Once completed, the final Survey Report is generated and delivered to you. This report tells you the current Market Value of your vessel and what current Condition it’s in. The surveyor may even have made a list of Recommendations. These Survey Recommendations are items the surveyor noted that need repair or attendance to. Sometimes they are critical to the seaworthiness of the vessel. Sometimes they are suggestions. Either way it’s considered good marine practice to repair them and insurance company underwriters will normally require these to be done as part of obtaining insurance.

Why Do I Need a Marine Survey?

When you buy a home, would you do so without an appraisal? The same applies for a vessel. Just like a house, a vessel is an investment. You want to make certain your investment is in good condition and doesn’t need a bunch of repairs. You also want to know what it’s valued at on the open market. Having this report can help you formulate an offer for the vessel.

The other thing the report helps with is insurance. Most, if not all, marine insurance companies require a C&V Survey or Pre-Purchase Survey as part of the insurance quoting process. The underwriter will use the survey to confirm the highest value they will insure your boat for. They also will require the Survey recommendations to be completed within a certain time frame. This ensures that the vessel is in the best possible condition to minimize risk while being insured.

Underwriters generally err on the side of caution. We tell our customers that the more information they can provide in the quoting process, the better the rate they will receive. Providing an application is good but providing a survey with it helps the underwriter consider the whole picture of insuring your vessel. If a survey is included in your insurance submission, you stand a better chance at being given a better rate than if you don’t have one.

Where can I find a Marine Surveyor?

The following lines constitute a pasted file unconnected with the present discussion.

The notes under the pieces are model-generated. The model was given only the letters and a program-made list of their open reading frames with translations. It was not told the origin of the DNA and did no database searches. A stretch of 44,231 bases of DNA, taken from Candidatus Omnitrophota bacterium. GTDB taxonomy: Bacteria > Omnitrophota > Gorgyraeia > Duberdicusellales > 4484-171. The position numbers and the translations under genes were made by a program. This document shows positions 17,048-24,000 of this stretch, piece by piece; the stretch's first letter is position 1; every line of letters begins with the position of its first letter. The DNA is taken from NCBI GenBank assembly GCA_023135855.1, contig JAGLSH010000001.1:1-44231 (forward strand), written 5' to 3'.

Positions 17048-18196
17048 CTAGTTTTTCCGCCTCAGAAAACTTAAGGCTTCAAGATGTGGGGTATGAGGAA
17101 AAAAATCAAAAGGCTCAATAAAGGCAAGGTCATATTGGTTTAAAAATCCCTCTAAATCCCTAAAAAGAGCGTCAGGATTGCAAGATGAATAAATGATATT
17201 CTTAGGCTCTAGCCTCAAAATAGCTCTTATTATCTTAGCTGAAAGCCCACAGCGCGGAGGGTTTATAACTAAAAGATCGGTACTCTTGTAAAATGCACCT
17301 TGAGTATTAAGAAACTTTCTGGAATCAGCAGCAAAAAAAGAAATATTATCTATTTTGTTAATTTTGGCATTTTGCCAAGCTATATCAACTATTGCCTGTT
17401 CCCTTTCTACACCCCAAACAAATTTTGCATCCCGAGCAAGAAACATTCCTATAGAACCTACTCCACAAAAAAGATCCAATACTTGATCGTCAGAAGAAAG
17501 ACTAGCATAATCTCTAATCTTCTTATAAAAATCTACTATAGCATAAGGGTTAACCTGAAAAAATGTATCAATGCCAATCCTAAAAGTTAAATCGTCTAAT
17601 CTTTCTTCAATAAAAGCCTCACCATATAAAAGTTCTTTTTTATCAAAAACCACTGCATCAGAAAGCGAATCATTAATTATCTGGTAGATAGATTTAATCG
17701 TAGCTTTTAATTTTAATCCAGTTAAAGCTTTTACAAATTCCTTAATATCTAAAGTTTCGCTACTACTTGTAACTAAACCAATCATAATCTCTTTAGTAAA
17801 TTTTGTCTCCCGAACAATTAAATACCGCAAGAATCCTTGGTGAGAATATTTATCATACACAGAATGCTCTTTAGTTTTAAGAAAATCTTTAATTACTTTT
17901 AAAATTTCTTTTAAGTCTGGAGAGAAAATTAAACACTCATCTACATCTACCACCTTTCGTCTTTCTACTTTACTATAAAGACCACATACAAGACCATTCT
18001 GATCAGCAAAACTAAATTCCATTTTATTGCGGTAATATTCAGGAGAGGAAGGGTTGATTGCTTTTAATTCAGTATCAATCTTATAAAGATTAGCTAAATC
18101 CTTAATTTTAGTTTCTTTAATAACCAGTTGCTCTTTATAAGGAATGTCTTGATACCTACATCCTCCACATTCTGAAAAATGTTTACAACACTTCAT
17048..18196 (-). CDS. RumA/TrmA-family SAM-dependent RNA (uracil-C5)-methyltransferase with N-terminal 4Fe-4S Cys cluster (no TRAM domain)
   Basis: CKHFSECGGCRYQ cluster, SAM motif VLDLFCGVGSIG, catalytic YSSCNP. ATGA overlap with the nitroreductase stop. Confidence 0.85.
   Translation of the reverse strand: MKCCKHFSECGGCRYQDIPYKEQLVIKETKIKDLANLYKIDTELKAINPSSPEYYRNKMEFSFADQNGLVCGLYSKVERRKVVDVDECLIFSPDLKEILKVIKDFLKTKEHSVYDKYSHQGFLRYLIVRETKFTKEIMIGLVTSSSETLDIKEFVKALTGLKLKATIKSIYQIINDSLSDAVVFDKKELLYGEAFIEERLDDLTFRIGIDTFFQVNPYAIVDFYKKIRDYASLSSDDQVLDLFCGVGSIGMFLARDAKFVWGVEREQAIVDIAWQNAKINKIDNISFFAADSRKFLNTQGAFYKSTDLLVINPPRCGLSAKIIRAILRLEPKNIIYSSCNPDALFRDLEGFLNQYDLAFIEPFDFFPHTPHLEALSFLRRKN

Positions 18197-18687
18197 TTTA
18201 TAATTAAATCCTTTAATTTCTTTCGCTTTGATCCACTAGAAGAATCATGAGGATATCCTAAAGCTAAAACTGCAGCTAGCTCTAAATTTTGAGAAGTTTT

Although there are marine surveyors all over the country, generally its best to choose one from either the National Association of Marine Surveyors (NAMS), or the Society of Accredited Marine Surveyors (SAMS). Both links have search capabilities to find surveyors in your area that specialize in the type of vessel or survey you need to have done.

These Association websites also highlight the qualifications and expertise of their surveyors, while noting how long they have been active. Each Association has a different tier class of surveyor. NAMS has three different tiers – Apprentice, Associate and Certified. SAMS has two – Associate and Certified. Generally, each tier determines how much experience that surveyor has with the Certified level being the most experienced.

Regarding cost, normally surveyors charge by the foot on the length of your vessel. They may also charge for travel costs depending on how far your vessel is from their office. Your best best is to contact a few surveyors for price quotes.

Our office can provide referrals if you are having issues locating a surveyor.


As you can see, obtaining either a Pre-Purchase Survey or Condition & Valuation Survey has many benefits and can help you when purchasing a vessel. Not only can a survey help identify issues with the vessel before closing on the sale, but it can also ensure you aren’t overpaying for it. There is also the added benefit that it may help lower your insurance costs.

For the minimal cost associated with a survey, it can save you from larger, unexpected costs and losses down the road.